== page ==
It is a famous axiom of military strategy that “war is the continuation of politics by other means.” This GlobalPost special report looks at how economic aid in Afghanistan has become “war by other means.” It reveals how the “civilian surge” is struggling to succeed and in some places actually creating instability and inadvertently benefiting the Taliban.
To recast the 19th-century military strategist Carl von Clausewitz’s enduring axiom of war, economic aid has become “the continuation of war by other means.”
Nowhere is this more obvious than in “The Commander’s Guide to Money as a Weapons System,” released by the U.S. Army in early 2009.
It is a handbook for using assistance as a tool of war.
“Warfighters at brigade, battalion, and company level in a counterinsurgency (COIN) environment employ money as a weapons system to win the hearts and minds of the indigenous population to facilitate defeating the insurgents,” says the handbook.
It continues, “Money is one of the primary weapons used by war fighters to achieve successful mission results in COIN and humanitarian operations.”
With the U.S. military escalating troops in Kandahar this summer, a development offensive is part of the strategy. In fact, the “civilian surge,” as it is being called, is already well under way.
A Channel Four News report on the role of Nato-backed militias in Khandahar:
There is a whole new crowd of “security actors” on the Afghan scene.
Known, variously, as “militias,” “arbakai,” “defenders” and even the chillingly euphemistic “guardians,” these groups are springing up with U.S. funding and assistance in some of Afghanistan’s most unstable areas.
But, according to international experts on policing, the new quasi-military actors are more window dressing than actual additions to the security environment. They are intended to create the perception of improvement more than a real solution to a deteriorating security situation. These entities artificially boost numbers on the ground and allow local leaders to boast that they have matters well in hand.
But, in fact, some of the latest initiatives may actually make things worse, by bringing active insurgents into the government, by giving weapons and authority to barely trained local residents who may have personal scores to settle, and by further degrading the already fragile trust the population has in its government.
With his grey silk turban and bushy black beard, Ghulam Mohammad looks just like the Taliban commander that he was for many years.
To many critics what is less convincing is his current title: head of the Afghan Public Protection Program, known as “AP3,” a joint Afghan-American effort to bring security to his home province of Wardak.
Ghulam Mohammad himself seems a bit conflicted about his new role. When questioned about his former allegiance to the Taliban and how that squares with his work on behalf of an American-backed program, Ghulam Mohammad just smiled and shrugged.
“That’s my business,” he said.
With his Taliban past and his U.S.-affiliated present, Ghulam Mohammad seems to embody classically Afghan shades of gray — a mixture of both hope and peril — that make up a controversial component of the U.S. counterinsurgency strategy in Afghanistan.
When a 13-year-old boy asked for admittance to Abdullah’s wedding feast, the groom thought it only hospitable to let him in.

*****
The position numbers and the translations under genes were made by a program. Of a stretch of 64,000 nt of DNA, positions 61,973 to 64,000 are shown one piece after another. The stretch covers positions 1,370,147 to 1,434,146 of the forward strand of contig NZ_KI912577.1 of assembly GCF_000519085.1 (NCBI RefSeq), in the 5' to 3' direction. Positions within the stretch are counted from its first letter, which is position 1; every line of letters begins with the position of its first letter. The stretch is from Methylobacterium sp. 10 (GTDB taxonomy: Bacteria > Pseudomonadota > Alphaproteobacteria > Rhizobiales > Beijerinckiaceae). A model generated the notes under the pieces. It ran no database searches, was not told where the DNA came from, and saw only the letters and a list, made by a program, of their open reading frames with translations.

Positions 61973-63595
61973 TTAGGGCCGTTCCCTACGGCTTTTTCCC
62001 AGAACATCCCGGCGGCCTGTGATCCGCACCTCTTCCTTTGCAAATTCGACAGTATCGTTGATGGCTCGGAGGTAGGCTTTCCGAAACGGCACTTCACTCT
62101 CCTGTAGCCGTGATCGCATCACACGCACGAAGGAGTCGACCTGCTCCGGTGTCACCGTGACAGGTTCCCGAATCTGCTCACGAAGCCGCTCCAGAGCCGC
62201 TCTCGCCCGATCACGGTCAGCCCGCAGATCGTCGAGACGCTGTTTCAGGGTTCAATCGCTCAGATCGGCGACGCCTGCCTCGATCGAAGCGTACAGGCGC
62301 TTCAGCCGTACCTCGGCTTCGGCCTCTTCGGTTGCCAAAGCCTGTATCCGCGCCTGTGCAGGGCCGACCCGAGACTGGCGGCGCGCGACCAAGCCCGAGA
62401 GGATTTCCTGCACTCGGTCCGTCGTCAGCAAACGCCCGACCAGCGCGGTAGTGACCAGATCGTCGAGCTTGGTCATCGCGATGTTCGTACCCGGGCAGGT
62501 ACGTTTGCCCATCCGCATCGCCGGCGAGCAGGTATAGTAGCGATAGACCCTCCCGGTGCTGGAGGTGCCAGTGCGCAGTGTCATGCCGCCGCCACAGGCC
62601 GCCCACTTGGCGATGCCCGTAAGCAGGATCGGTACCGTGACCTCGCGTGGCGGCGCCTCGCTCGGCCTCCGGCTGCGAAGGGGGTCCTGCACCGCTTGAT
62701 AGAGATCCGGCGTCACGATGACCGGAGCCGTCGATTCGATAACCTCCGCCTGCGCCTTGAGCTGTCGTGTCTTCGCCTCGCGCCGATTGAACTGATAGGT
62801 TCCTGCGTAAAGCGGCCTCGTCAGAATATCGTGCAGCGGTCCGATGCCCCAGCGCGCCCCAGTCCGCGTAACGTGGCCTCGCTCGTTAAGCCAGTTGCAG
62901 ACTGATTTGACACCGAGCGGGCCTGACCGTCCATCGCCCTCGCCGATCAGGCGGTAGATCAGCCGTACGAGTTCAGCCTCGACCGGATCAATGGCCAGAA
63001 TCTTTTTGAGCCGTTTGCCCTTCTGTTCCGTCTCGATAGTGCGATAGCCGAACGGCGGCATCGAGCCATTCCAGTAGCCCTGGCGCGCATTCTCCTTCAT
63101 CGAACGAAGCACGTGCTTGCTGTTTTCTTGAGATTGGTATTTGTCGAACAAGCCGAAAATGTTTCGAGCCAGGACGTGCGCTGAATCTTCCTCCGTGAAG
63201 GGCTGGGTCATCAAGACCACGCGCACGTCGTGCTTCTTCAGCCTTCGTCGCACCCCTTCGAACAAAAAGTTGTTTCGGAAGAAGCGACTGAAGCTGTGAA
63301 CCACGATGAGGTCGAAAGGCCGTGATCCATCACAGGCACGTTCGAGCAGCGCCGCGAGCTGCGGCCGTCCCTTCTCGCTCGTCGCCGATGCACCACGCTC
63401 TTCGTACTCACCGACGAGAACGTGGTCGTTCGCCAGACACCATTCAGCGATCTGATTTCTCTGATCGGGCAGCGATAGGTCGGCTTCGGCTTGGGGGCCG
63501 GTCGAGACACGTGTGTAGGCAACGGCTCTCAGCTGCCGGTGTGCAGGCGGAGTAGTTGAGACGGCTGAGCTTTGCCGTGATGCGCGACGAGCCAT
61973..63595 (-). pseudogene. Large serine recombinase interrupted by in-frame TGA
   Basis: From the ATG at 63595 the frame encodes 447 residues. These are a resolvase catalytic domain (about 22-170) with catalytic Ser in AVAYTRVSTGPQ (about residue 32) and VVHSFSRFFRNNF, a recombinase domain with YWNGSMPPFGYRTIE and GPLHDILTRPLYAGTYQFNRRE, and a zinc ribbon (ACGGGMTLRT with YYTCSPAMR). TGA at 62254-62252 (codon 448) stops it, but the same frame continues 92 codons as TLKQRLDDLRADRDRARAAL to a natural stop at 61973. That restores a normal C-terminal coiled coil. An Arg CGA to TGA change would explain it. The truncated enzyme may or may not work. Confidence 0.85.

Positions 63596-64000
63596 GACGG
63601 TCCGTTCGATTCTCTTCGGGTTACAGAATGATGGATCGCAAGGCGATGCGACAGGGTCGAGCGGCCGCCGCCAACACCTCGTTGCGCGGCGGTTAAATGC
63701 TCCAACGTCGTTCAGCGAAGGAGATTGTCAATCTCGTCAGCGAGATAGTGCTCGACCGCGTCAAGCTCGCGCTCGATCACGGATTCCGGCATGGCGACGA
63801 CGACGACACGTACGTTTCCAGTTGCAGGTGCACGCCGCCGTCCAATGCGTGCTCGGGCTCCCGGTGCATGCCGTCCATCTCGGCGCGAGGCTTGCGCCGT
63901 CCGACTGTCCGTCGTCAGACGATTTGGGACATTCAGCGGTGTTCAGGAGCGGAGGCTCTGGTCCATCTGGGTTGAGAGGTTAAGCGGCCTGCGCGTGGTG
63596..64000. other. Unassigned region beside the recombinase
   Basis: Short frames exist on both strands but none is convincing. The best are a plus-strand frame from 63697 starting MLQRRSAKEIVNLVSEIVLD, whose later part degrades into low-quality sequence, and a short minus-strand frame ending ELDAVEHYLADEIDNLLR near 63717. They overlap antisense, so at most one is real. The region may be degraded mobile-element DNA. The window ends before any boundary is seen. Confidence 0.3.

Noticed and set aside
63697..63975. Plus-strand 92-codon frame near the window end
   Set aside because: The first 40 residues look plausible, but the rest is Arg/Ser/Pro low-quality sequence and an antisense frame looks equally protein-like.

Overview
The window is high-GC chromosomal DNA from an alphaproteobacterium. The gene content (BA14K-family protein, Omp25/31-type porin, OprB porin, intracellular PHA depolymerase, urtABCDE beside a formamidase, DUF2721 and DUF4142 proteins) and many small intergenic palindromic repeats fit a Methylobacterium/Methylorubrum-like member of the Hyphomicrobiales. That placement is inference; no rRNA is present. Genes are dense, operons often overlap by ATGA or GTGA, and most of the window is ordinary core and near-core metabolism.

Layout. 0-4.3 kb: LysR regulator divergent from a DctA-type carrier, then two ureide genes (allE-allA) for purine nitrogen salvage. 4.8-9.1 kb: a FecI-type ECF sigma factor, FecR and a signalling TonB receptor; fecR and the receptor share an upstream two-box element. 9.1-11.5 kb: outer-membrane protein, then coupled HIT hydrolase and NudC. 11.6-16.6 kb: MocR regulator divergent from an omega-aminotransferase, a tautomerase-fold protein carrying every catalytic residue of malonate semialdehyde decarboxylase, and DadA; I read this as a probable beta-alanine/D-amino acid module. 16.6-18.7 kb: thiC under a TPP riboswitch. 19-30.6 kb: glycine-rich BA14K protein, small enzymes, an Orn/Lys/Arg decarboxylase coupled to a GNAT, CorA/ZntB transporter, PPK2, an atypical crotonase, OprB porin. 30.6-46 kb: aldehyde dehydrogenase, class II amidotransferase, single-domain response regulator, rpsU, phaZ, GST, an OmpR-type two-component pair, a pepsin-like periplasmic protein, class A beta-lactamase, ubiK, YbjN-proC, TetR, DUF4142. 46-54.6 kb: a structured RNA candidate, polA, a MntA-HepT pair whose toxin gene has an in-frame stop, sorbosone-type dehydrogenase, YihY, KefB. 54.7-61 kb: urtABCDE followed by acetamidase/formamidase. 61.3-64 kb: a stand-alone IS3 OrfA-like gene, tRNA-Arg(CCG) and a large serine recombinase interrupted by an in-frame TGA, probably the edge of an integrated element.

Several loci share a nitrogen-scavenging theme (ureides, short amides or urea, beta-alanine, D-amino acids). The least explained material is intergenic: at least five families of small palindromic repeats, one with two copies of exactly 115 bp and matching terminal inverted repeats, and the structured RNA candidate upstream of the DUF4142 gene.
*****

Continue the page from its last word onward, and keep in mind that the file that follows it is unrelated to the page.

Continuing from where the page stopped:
He did, however, think it strange for this young, uninvited guest to be swathed in a blanket-like shawl, or “patu,” given the sweltering summer heat.
Rather than extending felicitations, the young boy darted into the center of a courtyard where the male guests were eating dinner, according to eyewitnesses of the attack.
Seconds later, a massive explosion rocked the night. Dead bodies lay on the carpets spread under the pomegranate trees. Cries and moans could be heard from the injured. Blood soaked into the ground in this remote village in the Arghandab Valley in Kandahar Province.
At least 50 people died in the June 9 attack, according to official estimates; local residents say the total was over 80, with more than 90 injured, including the groom. The June 9 attack in Nagahan was, by any measure, one of the worst of Afghanistan’s brutal suicide attacks, and certainly among the cruelest.
The groom, Abdullah, who like many Afghans goes only by his first name, and at least 12 of the men who were killed in the attack were members of a local tribal militia that sought to protect the village against the Taliban. The militia was also part of a little-known U.S. initiative known as the Local Defense Initiative (LDI) to arm local tribes in the fight against the Taliban in exchange for generous reconstruction projects.
Afghan leaders, U.S. military officials and tribal elders believe the boy was a suicide bomber sent to target the members of this U.S.-backed militia and the families who benefit from development projects attached to the militia’s service.
The attack seems to underscore what many aid and development experts believe is the peril of imposing military strategy into the realm of aid and development. The approach can often serve to create divisions and increase hostilities, these critics say, as it appears to have done in the horrific incident Nagahan.
Formerly program director for the Institute for War & Peace Reporting in Kabul, Jean MacKenzie now works as a journalist trainer and consultant and covers Afghanistan for GlobalPost. She has created a network of Afghan reporters who can gather news and information from all over the country, lending an all-important local perspective to coverage of the conflict there.